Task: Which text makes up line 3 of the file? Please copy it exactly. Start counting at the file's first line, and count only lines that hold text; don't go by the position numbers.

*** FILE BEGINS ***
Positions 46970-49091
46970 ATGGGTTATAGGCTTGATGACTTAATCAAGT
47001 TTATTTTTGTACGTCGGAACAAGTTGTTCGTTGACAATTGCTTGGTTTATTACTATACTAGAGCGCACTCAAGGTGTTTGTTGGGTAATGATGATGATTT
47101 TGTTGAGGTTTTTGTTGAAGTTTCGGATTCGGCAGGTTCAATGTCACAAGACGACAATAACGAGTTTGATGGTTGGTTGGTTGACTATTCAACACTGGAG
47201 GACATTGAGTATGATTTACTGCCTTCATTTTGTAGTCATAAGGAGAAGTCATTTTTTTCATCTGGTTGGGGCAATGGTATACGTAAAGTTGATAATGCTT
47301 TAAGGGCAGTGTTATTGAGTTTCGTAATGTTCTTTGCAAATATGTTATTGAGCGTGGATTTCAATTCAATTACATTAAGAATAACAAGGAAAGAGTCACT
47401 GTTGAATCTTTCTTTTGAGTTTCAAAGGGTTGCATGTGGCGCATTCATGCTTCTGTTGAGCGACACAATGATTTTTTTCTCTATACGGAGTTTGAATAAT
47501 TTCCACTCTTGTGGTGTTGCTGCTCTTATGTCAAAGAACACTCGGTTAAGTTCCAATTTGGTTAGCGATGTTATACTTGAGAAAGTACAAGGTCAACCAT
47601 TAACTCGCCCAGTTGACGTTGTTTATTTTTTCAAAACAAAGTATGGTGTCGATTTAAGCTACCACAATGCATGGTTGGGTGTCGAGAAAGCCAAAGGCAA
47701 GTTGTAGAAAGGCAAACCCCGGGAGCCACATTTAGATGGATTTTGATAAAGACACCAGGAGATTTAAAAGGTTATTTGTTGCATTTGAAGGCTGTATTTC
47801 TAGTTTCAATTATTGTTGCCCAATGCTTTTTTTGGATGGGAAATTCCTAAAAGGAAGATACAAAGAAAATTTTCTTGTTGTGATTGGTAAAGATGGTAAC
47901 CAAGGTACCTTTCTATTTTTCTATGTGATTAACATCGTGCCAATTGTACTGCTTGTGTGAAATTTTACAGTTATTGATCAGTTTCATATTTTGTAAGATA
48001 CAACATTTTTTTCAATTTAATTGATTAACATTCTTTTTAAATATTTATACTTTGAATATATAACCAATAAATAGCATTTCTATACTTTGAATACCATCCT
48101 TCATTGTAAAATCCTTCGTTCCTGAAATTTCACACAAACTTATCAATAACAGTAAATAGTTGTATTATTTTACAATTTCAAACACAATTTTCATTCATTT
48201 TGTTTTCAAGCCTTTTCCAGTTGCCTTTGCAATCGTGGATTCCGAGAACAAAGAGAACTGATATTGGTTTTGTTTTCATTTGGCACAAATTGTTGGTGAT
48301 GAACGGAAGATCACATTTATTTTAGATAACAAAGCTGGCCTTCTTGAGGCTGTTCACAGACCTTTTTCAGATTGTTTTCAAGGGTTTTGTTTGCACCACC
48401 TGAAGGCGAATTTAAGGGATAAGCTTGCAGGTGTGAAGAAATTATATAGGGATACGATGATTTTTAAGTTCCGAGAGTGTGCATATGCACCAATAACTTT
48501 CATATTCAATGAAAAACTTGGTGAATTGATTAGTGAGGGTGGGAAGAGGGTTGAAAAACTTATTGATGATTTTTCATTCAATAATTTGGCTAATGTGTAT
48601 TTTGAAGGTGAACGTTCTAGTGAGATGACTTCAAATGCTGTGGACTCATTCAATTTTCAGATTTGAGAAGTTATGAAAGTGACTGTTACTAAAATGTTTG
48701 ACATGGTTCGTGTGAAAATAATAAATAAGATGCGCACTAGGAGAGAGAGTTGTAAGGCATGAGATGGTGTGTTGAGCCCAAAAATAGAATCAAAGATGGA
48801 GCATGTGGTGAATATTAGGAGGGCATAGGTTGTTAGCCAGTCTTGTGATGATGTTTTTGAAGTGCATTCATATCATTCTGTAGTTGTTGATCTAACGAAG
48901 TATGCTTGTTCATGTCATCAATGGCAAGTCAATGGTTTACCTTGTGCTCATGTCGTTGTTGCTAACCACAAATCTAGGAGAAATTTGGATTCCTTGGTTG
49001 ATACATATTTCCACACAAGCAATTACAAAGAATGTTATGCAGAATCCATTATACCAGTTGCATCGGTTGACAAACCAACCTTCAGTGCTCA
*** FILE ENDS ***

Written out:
47001 TTATTTTTGTACGTCGGAACAAGTTGTTCGTTGACAATTGCTTGGTTTATTACTATACTAGAGCGCACTCAAGGTGTTTGTTGGGTAATGATGATGATTT